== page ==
When you start an innovation project, you need to take a hard look at where you should be innovating. In the “treating and rewarding” example above, it would have been assumed that millennials are health-obsessed. But, when you do the actual Jobs work, that's when you find out there's a huge opportunity in the area of indulgence. Sometimes, folks just really want bacon.
2. Narrowing concept ideas.
Most people have been in that room where the walls are covered in post-it notes. With all the ideas displayed, it’s important to focus in and cut the fat. Bill from the marketing department might really like pretzels, but you need to stick to the process and move forward with ideas that best address the obstacles of a Job.
3. Ensuring the product continues to focus on consumer needs.
JTBD can truly anchor the whole process from beginning to end. As you get to the back end of development, it’s extremely important to make sure you’re creating products that meet consumer needs. Hormel has actually stopped some products from launching after they strayed too far away from the consumer need.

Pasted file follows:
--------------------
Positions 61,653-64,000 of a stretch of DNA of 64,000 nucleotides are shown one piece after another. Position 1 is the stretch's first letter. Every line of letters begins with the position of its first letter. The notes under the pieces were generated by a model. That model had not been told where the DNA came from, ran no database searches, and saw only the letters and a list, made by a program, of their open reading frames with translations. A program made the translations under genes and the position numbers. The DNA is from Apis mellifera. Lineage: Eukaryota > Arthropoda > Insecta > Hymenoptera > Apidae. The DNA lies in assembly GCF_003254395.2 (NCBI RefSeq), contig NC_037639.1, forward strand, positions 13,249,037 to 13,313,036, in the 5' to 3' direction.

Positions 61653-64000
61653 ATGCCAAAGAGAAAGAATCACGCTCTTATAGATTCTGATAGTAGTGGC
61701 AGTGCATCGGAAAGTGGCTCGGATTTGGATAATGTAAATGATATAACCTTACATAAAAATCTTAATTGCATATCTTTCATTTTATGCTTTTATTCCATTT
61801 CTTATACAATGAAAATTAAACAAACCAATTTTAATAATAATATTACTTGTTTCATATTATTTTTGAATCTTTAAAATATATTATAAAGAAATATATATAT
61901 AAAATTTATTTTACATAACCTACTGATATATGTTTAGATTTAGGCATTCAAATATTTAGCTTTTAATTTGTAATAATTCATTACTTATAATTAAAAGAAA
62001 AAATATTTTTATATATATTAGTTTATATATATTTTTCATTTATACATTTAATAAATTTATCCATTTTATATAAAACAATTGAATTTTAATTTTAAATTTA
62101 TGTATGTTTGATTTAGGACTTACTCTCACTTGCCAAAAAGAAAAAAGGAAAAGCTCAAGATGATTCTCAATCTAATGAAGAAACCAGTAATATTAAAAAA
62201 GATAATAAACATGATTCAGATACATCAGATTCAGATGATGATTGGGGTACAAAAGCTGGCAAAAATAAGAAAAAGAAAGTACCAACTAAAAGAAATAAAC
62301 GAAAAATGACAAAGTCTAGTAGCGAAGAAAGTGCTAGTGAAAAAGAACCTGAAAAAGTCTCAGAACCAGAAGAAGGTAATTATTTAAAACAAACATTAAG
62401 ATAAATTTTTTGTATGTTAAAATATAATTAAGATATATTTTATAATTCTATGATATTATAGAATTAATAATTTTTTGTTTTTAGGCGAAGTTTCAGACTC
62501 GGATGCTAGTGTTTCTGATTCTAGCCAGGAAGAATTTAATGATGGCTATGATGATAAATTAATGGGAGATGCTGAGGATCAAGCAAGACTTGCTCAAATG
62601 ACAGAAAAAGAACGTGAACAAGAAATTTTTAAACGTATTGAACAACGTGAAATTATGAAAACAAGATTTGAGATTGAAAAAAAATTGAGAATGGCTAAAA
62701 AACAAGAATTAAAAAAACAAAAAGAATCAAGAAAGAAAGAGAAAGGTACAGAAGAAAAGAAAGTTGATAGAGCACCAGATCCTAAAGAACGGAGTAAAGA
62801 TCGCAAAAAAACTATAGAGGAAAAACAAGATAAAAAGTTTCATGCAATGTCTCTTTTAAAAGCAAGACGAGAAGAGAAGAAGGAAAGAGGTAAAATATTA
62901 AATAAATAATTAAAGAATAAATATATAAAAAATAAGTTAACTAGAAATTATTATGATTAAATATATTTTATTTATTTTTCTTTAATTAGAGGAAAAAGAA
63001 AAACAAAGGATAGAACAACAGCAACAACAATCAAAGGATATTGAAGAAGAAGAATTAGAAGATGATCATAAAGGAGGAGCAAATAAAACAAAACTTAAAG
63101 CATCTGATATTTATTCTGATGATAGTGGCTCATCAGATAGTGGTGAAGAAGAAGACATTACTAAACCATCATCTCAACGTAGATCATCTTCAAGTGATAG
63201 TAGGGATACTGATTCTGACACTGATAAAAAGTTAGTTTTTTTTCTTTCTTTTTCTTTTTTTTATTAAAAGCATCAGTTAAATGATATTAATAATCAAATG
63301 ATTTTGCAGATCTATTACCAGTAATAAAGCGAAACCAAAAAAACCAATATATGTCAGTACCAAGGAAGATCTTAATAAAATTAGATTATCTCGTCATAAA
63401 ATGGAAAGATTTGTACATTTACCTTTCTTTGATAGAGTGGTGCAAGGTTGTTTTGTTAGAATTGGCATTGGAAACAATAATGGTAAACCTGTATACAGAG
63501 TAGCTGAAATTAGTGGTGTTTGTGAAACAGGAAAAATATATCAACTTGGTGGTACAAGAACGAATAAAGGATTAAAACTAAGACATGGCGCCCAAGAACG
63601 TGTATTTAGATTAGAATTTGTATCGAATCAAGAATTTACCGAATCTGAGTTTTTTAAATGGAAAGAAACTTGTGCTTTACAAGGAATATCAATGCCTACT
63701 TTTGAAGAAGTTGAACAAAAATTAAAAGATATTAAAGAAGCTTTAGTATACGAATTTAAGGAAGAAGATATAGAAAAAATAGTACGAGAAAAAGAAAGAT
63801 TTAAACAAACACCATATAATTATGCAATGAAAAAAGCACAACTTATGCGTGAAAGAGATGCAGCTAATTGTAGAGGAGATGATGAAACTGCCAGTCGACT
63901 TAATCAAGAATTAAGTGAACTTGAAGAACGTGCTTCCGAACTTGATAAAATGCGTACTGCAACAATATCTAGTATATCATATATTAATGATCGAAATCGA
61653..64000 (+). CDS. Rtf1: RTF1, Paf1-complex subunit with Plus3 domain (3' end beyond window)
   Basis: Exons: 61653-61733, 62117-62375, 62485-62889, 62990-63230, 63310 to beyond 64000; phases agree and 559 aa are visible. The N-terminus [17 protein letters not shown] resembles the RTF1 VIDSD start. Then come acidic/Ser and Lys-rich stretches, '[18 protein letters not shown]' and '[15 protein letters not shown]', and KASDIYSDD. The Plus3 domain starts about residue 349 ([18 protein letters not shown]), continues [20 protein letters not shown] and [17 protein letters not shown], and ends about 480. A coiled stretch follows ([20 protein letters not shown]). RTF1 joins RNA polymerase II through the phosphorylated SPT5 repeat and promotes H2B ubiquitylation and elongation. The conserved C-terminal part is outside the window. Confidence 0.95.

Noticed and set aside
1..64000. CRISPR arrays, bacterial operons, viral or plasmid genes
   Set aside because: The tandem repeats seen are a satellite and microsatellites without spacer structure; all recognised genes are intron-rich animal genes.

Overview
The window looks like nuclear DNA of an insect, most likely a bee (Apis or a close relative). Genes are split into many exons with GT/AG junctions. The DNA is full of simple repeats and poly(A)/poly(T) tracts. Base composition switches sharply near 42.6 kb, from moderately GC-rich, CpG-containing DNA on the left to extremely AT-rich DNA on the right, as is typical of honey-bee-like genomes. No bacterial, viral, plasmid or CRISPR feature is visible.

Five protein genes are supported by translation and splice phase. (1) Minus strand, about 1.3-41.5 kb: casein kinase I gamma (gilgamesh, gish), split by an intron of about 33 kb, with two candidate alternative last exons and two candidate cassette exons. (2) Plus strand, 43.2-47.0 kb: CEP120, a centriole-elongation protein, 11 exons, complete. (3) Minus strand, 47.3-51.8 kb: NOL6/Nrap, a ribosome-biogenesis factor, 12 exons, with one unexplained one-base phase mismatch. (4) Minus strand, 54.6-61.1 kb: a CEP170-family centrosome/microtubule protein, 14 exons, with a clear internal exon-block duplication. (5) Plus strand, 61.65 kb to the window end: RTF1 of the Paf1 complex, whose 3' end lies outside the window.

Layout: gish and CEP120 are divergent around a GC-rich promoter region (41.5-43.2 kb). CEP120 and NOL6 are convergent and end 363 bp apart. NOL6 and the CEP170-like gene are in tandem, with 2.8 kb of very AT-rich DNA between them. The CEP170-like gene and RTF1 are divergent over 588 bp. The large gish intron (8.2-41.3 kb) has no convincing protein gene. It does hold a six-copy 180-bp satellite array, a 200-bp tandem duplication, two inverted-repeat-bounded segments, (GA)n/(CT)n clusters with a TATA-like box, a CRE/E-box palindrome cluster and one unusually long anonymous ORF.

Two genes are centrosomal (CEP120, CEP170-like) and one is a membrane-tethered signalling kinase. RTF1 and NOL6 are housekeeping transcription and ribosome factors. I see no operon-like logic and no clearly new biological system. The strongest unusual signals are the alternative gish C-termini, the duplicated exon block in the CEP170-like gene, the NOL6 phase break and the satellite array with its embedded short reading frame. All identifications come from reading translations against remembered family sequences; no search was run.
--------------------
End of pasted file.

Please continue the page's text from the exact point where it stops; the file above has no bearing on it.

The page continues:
4. Performing in-depth qualitative consumer testing.
Qualitative consumer research is the driving force behind identifying and documenting relevant JTBD. Hormel uses Digsite Sprints to collect artifacts like video experiences to determine what consumers are trying to do or make happen, what obstacles are in their way and what workarounds they’ve put in place. Discussions, videos and photos let allow your consumers to bring you into their lives, homes, and their daily activities like shopping to share their experiences.
Prioritizing Jobs is a process.
Jobs-to-be-done has become a very successful framework because it's easy to understand and has proven to be an effective model in implementing innovation. Plus, it doesn’t require a large segmentation study to get there. In a rapidly changing market, we need to refresh our thinking on Jobs more often to shorten the timeline of any given study. Innovation can be far more predictable—and profitable—if you start by identifying Jobs that customers are struggling to get done. Without that perspective, your process could miss major opportunities for innovation.
Want to learn how the Digsite platform can help you uncover and validate jobs more effectively without the guesswork?
Check out our fact sheet to learn more about Digsite's capabilities.